Making a successful content business is a balancing act. You need to generate attention while fulfilling the actual needs of your audience and eventually turning a profit. Accomplishing all that with limited time and resources takes more than hard work. It requires finesse.

That’s the message from Luis D. Camejo, co-founder of BIZ BROS and co-host of Content Is Profit. He presented at CEX 2024 on the video profit levers to maximize profits in modern media. But his advice works for any medium.

Follow these five recommendations from Luis on what to do for your content business:

1. Provide value to your audience: Finding your topic (or content tilt, as we like to say) can often be the most difficult task. Luis suggests combing through old content, audience questions, and online tools such as Feedly and Answer the Public to come up with options. Then, ask some questions: What would your audience most like to hear? How can that topic present them with valuable information? What single solution will this piece of content provide your audience?

2. Get the most out of your collaborations: Guests and content collaborators present potential opportunities in their own right. They can introduce you to clients, subject matter experts, and other collaborators who might help further your content. The key is to make their experience working with you as easy as possible. Ask yourself: What are they looking for out of this collaboration? 

After you connect, keep them updated throughout the process, and don’t forget to send them a message after your content goes public.

3. Avoid friction in production: You may feel pressure (self-induced or otherwise) to make your content fit the standard mold and get burned out trying to meet imaginary standards. Ask yourself: What kind of content do you like to create? Don’t put yourself through the headache of learning video editing if you prefer blog writing. Don’t overextend yourself with a rigorous recording schedule if you don’t have the time or the money. Make your schedule fit your needs.

If you struggle with a part of the process, hire a person or a service to handle it as soon as it’s financially reasonable. Luis hated video editing, so that became the first role they hired.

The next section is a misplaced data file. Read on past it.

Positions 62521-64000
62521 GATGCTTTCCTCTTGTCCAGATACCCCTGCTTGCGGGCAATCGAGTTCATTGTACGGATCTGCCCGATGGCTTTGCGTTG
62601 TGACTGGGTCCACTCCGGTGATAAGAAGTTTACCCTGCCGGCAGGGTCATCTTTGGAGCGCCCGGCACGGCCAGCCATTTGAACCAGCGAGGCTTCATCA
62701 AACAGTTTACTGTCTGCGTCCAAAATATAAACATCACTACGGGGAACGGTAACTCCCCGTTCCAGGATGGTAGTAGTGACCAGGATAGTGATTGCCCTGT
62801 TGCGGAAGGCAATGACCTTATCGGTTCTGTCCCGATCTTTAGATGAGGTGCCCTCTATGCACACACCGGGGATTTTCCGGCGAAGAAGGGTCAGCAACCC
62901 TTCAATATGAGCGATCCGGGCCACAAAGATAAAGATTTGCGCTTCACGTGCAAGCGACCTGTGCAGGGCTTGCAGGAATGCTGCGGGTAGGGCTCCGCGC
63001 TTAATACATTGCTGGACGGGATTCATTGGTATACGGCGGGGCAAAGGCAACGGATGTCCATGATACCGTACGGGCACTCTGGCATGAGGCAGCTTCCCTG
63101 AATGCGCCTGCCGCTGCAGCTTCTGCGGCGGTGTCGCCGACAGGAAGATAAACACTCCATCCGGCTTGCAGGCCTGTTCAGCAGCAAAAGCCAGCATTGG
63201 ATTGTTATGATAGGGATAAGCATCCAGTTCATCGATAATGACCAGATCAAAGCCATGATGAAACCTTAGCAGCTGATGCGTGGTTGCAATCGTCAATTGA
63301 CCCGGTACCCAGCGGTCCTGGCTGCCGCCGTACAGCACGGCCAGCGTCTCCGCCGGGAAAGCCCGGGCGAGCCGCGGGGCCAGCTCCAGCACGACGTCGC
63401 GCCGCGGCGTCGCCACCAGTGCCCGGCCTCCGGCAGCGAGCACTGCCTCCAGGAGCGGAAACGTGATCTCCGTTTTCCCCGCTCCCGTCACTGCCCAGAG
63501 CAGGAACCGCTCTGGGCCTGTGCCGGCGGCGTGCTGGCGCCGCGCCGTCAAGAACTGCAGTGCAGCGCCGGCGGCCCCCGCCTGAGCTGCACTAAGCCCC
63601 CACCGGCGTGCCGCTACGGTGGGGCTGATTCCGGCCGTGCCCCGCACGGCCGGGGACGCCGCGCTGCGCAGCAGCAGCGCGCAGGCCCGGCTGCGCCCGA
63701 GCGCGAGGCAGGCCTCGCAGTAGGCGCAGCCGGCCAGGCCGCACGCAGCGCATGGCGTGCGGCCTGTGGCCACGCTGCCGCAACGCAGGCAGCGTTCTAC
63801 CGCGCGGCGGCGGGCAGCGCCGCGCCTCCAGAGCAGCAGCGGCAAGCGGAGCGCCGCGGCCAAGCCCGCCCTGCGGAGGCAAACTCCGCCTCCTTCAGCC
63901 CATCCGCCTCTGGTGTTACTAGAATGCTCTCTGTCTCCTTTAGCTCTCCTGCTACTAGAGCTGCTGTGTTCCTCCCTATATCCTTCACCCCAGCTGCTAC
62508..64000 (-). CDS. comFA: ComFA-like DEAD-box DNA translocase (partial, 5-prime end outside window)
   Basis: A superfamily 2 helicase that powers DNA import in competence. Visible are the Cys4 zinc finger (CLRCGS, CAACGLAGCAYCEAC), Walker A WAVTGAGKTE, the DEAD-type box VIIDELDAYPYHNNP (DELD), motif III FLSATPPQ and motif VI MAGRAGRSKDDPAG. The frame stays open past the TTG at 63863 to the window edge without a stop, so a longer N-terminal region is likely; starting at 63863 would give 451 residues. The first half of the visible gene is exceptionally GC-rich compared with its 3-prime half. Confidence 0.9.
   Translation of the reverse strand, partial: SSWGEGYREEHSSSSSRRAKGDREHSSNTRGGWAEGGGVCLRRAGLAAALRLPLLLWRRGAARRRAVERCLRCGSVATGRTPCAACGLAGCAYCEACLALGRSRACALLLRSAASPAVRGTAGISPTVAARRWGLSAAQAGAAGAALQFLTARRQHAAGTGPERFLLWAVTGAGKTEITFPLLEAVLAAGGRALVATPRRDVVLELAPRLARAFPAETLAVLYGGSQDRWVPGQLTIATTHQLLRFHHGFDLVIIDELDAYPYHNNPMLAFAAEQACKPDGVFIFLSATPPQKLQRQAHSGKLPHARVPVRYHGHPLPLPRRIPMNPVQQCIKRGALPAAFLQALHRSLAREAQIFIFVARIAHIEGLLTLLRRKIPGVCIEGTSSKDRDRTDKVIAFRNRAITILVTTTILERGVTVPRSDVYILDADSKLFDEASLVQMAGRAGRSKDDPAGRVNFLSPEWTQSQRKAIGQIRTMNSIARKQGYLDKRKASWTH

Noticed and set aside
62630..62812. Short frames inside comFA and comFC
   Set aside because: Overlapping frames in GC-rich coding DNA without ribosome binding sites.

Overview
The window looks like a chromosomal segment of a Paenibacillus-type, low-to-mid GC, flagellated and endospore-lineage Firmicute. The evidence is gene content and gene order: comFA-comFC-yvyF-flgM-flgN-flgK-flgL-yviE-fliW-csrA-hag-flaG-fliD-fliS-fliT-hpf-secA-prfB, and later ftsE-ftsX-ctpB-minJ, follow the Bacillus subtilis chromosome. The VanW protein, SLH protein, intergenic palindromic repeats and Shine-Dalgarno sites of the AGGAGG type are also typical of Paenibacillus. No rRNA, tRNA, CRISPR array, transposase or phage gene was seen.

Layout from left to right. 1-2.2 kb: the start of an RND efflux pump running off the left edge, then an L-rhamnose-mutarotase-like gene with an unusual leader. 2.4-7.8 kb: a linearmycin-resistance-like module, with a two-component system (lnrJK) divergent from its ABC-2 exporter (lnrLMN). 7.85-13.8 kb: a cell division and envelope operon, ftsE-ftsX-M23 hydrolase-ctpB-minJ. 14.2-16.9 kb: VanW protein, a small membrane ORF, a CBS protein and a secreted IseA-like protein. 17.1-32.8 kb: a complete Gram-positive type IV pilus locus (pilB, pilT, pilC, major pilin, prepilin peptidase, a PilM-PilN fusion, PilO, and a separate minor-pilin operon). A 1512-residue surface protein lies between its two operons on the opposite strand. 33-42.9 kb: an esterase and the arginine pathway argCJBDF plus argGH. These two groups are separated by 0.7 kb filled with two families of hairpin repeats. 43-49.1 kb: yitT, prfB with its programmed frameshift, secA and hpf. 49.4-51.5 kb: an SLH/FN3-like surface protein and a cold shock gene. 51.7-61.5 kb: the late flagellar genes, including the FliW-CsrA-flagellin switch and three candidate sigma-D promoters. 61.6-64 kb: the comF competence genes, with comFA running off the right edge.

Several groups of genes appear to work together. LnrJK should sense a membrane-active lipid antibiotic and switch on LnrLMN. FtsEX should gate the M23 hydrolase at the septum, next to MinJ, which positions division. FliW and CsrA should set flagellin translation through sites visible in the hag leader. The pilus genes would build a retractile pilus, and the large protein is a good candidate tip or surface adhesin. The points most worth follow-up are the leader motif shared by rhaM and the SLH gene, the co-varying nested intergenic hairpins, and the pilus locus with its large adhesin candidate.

4. Follow the one-for-one rule: If you spend one hour creating a piece of content, spend about one hour promoting that content. Your content’s quality does little to help your business if no one sees it, so make sure to keep your mind on how your audience will find it. 

Promoting your content could mean appearing on another creator’s podcast, sending out an email, or even popping on Instagram Live to share a takeaway from your latest episode or post.

5. Try the 80-20 rule: You don’t need to change up your entire production model just to avoid being stale. Luis has used the same content model for four years because it works for him and his team. Still, trying new things can help every once in a while. Luis recommends producing 80% of your content under one model that works for you and testing other practices with the remaining 20%. You may find something you like to use.

Helpful Resources:

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About the author

Leo Bonacci writes, proofreads, and edits for The Tilt. A student of Hobart and William Smith Colleges, he’s a fan of classical mythology as well as the English language. Leo’s interest in storytelling extends to his great enjoyment of movies and film, from low-budget schlockfests to cinematic masterpieces.